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Thread: Forestock Repair

  1. #1
    Member oraki's Avatar
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    Forestock Repair

    Winchester 1400 fore stock has come loose. Just wondering what the strength of bedding compound is. There used to be a shoulder that the action nut,and barrel band pulled down and kept secure. It's probably close to 40 year old and over time it's worn away. When fired it moves forward. Tape is holding it in place now.
    Would a compound be strong enough, or would it require some serious carpentry

  2. #2
    Caretaker
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    Devcon 10110 will hold it all together very well

    Its nearly liquid steel....

    Internet pics





    oraki likes this.
    A big fast bullet beats a little fast bullet every time

  3. #3
    Member oraki's Avatar
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    The wood is fairly heavily impregnated with oil etc, so I'm thinking it will require extensive degreasing. I'll try and find the specs and instructions for that stuff.
    Its on a shotgun for those that didn't know, so theres no action screws as such, just the big nut at the end of the magazine tube. It only had about a 3-4 mm shoulder which has worn away

  4. #4
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    This stuff is made to adhere to oil impregnated porous metals amongst other things . Give the "affected area " a good dose of polystripper ,bit of a light scrub with an old toothbrush and rinse off with cold water till all the stripper is long gone and then run enough hot water over it to heat the wood up a bit and then leave in the sun to dry . I find the last dose of hot water sorta fluffs up the surface a bit for the stuff to stick to . Sometimes its practical to stick a large shim washer over the repaired area for the barrel lug to bear on .... brass is easier to trim to size . If possible assemble the whole plot before the stuff goes off ( leave mag nut finger tight ) that way everything sits even and all you need to do is trim off excess stuff later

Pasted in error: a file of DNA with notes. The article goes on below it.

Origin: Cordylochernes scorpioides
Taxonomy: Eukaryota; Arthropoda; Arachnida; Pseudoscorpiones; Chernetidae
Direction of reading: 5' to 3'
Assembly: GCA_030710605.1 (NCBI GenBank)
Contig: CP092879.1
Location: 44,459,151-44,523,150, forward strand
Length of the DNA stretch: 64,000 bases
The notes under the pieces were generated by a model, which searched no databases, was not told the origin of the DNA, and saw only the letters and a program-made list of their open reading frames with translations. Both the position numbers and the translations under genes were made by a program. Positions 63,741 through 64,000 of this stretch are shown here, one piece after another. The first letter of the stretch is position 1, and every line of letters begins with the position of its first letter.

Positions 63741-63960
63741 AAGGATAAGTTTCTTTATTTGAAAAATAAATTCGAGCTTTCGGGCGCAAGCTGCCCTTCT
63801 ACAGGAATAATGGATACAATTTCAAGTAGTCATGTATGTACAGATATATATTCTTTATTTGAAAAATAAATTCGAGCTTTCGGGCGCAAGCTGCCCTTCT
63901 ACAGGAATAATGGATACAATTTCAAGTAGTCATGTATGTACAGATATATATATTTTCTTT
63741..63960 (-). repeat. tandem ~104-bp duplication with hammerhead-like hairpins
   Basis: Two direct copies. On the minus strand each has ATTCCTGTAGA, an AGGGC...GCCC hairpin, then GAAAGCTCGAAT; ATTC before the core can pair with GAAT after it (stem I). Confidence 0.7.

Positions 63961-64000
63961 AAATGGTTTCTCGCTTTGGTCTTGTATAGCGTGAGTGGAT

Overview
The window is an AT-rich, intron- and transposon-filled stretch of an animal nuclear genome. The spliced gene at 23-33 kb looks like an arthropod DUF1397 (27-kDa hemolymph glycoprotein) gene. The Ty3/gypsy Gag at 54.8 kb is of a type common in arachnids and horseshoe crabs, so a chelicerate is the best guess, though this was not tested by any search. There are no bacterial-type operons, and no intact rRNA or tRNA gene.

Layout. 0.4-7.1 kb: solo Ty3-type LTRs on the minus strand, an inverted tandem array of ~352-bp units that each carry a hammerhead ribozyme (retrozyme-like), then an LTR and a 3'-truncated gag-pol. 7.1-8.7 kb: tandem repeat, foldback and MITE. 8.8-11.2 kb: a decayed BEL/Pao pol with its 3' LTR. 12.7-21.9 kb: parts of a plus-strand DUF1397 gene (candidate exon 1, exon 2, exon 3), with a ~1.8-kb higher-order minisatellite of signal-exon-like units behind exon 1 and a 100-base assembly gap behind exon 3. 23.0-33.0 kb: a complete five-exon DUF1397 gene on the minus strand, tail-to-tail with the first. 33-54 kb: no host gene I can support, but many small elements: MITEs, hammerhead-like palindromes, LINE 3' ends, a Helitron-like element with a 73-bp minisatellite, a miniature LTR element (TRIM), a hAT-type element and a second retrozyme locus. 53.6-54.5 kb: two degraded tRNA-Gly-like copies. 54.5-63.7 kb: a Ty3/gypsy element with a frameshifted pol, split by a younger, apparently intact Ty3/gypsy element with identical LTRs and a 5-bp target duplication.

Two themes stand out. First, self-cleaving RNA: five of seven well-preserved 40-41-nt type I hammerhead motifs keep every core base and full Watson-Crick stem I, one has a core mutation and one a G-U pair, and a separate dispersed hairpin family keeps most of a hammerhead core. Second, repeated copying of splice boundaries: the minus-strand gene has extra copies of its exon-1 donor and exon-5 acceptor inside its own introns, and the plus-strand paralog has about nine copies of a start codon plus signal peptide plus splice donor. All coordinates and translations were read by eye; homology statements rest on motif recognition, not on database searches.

7mmsaum and oraki like this.
    Vegetarians Bah !! . If god didn't want us to eat animals he wouldn't have made them out of meat ! .

  5. #5
    Member oraki's Avatar
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    Thanks for that. You make it sound easy. I guess if I stuff up, I'll just grind it out and have another crack at it. Much better solution than throwing a couple of bolts through in the right place

  6. #6
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    Put the wood in the sun, use foaming oven cleaner. Tape any areas of finish that might get cleaner on it, it will lift the oil out of the pores of the timber. Paper towels and wipe clean etc...
    oraki likes this.

  7. #7
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    Carpet stain remover gets the oil stains out of teak so should work on a stock. Spray and walk away. Wait for it to dry and reapply if needed.

 

 

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